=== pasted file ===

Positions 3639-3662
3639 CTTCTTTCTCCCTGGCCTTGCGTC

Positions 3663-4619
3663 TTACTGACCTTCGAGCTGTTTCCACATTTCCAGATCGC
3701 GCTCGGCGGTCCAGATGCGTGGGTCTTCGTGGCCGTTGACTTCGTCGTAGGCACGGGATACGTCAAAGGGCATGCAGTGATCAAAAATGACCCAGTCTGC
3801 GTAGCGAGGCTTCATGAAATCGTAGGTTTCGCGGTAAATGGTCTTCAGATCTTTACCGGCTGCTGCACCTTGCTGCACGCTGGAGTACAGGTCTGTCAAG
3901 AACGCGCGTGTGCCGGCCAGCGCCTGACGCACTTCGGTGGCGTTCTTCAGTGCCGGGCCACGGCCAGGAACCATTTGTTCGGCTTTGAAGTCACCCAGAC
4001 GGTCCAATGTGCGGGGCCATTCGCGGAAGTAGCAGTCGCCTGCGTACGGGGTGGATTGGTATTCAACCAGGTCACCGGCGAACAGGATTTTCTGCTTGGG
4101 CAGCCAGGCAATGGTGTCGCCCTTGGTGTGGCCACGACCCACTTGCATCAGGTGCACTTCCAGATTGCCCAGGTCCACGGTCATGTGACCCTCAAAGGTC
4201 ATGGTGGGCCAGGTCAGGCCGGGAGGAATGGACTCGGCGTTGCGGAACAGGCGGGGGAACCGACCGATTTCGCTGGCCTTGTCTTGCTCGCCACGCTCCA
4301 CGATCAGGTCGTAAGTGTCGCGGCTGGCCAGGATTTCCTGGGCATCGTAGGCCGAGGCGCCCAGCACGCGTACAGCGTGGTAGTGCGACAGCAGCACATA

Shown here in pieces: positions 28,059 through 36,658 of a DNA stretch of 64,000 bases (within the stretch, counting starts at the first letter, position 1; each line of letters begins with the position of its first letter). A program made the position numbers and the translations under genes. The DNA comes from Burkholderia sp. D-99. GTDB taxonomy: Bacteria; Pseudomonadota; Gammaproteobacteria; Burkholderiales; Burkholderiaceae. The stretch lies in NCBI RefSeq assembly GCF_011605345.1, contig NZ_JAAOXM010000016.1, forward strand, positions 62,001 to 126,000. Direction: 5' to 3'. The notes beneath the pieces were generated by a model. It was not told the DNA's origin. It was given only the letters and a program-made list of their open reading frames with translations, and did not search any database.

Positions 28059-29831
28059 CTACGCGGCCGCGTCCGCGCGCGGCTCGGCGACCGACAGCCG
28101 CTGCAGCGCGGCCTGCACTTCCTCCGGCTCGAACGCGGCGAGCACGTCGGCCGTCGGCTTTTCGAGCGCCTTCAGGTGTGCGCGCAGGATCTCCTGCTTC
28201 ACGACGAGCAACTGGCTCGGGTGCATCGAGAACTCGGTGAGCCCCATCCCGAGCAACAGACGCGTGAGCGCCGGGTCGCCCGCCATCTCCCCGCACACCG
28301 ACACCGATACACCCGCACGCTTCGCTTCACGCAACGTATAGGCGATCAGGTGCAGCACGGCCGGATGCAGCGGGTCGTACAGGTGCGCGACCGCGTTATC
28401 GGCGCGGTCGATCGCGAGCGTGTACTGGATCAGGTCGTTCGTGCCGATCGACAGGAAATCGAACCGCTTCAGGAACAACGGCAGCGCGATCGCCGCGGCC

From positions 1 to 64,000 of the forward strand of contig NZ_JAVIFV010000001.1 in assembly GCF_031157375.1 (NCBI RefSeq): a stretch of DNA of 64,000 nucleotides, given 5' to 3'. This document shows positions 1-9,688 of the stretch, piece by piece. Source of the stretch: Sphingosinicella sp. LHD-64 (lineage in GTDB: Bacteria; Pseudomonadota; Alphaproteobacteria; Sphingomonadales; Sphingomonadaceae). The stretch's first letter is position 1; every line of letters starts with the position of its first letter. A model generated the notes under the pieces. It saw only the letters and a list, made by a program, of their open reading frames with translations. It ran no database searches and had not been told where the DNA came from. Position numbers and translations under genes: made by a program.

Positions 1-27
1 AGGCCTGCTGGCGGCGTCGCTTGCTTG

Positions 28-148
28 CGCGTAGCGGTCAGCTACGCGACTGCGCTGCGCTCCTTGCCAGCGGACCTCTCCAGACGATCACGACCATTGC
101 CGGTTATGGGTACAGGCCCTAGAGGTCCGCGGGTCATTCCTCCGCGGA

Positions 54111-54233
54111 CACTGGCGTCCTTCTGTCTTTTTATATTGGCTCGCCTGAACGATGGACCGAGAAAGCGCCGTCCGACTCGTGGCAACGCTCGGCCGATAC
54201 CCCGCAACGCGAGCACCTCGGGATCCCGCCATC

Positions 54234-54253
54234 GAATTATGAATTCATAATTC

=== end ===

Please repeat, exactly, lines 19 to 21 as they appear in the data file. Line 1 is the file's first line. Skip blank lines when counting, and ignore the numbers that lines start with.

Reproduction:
From positions 1 to 64,000 of the forward strand of contig NZ_JAVIFV010000001.1 in assembly GCF_031157375.1 (NCBI RefSeq): a stretch of DNA of 64,000 nucleotides, given 5' to 3'. This document shows positions 1-9,688 of the stretch, piece by piece. Source of the stretch: Sphingosinicella sp. LHD-64 (lineage in GTDB: Bacteria; Pseudomonadota; Alphaproteobacteria; Sphingomonadales; Sphingomonadaceae). The stretch's first letter is position 1; every line of letters starts with the position of its first letter. A model generated the notes under the pieces. It saw only the letters and a list, made by a program, of their open reading frames with translations. It ran no database searches and had not been told where the DNA came from. Position numbers and translations under genes: made by a program.

Positions 1-27
1 AGGCCTGCTGGCGGCGTCGCTTGCTTG